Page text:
iOS 9 update: Some Apple users face trouble during download

Some Apple customers reported having trouble updating their mobile devices to iOS 9 after the release of the new mobile operating system

By: Reuters | San Francisco | Published: September 18, 2015 8:56:24 am

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While it was unclear how extensive the problem was, some Apple customers reported having trouble updating their mobile devices to iOS 9 after the release of the new mobile operating system on Wednesday.

On Twitter, a number of users reported that updates would fail after several minutes, requiring them to start the process over, and many posted screen shots of the error message they received, “Software Update Failed.”

The problem was likely caused by overloaded servers that were flooded when too many people tried to download iOS 9 simultaneously, say some tech analysts.

“It’s like the Black Friday thing. Some websites get creamed on the traffic on Black Friday,” said Bob O’Donnell of Technalysis Research.

Apple did not respond to a request for comment late Thursday.

Ben Bajarin, an analyst with Creative Strategies, said users could wait a few hours or a day – after the hype had died down a bit – and download iOS 9 just fine.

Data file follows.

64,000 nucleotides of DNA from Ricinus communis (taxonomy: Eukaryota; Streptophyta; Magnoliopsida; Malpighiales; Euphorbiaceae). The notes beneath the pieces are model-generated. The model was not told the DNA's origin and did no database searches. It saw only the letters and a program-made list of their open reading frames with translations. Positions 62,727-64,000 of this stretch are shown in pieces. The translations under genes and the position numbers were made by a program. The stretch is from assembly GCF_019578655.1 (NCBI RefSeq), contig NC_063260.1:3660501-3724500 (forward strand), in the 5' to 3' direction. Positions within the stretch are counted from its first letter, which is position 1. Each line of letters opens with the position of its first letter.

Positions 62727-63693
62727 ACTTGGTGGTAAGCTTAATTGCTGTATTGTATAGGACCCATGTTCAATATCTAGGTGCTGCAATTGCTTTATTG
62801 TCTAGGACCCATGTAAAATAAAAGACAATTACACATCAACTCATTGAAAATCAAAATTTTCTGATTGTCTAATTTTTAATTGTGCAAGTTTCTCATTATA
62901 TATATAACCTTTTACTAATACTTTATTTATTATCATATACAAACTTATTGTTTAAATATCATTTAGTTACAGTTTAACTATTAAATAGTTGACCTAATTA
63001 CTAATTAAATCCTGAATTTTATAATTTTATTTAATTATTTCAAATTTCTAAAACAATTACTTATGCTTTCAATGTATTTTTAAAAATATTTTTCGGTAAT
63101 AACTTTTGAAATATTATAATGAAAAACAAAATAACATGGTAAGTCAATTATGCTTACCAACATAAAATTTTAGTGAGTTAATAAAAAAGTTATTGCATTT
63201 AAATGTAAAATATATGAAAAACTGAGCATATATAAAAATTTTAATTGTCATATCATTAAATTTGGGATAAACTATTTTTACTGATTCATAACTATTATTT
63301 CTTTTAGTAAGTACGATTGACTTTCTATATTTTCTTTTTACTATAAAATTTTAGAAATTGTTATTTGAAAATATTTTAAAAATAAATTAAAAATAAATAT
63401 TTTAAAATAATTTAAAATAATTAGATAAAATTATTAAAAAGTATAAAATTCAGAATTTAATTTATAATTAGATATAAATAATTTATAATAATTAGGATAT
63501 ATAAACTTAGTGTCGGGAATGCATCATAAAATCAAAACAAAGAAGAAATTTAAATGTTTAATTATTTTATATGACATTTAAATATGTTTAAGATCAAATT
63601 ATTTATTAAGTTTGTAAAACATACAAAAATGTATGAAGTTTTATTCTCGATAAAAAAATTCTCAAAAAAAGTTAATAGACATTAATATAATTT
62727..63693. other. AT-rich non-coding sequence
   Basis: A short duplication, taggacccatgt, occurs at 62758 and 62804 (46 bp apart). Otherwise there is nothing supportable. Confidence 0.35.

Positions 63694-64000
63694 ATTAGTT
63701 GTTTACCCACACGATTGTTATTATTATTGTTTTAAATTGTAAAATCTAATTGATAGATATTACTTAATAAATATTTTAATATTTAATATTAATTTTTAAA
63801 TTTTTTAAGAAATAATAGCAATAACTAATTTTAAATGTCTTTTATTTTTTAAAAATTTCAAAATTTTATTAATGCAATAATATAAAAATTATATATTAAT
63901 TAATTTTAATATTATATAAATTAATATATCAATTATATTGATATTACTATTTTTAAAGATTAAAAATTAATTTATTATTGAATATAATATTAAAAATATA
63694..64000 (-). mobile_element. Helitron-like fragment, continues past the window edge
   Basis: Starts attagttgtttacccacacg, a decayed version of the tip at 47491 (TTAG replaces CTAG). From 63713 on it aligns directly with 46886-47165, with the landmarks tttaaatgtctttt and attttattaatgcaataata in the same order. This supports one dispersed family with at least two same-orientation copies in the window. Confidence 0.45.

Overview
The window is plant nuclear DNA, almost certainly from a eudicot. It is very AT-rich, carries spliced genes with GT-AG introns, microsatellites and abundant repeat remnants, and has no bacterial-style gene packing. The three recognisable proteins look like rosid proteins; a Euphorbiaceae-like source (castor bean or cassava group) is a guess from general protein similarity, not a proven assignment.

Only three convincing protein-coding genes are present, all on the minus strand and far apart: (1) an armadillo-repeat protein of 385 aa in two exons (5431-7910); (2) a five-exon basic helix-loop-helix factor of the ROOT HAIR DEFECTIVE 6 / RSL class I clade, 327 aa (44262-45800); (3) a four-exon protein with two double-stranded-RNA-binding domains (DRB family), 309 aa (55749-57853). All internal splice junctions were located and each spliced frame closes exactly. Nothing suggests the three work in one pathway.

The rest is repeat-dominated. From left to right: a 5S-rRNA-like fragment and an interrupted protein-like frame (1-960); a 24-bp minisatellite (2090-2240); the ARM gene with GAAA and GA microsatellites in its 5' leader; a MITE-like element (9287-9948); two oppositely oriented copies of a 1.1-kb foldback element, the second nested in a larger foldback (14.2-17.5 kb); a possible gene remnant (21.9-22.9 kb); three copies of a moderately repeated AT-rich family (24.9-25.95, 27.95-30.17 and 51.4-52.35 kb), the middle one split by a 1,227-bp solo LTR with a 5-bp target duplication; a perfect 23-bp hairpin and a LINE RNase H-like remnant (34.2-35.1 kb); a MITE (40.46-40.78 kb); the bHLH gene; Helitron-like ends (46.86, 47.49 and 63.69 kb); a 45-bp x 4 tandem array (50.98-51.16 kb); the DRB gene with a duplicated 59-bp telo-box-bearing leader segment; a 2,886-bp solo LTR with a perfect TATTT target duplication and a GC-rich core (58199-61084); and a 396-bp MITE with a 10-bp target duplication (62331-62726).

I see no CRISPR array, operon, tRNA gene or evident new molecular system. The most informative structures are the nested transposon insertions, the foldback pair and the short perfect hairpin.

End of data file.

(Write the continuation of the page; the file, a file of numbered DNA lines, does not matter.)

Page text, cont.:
Despite any troubles, significant numbers of iOS users had upgraded; more than 16 percent, according to Mixpanel, a San Francisco, California-based analytics company, as of 4 p.m. PDT (2300 GMT) Thursday.

Still, some analysts call the glitch surprising for Apple; following problems with the iOS 8 upgrade, the company should have been better prepared. IPhone and iPad users who tried to upgrade to iOS 8 encountered one bug after the next, and Apple had to release several further updates, and even then some of the problems were never fixed, say tech analysts.

“It was a little surprising,” O’Donnell said. “You would have presumed that they would have done everything in their power to make sure that kind of a thing didn’t happen again.”

Metering the upgrade, or allowing users to upgrade in waves rather than all at once, would have been a smarter approach, O’Donnell said. “It’s a lot about setting expectations,” he said. “Apple didn’t do any of that. They just let it go, and boom, people had problems.”

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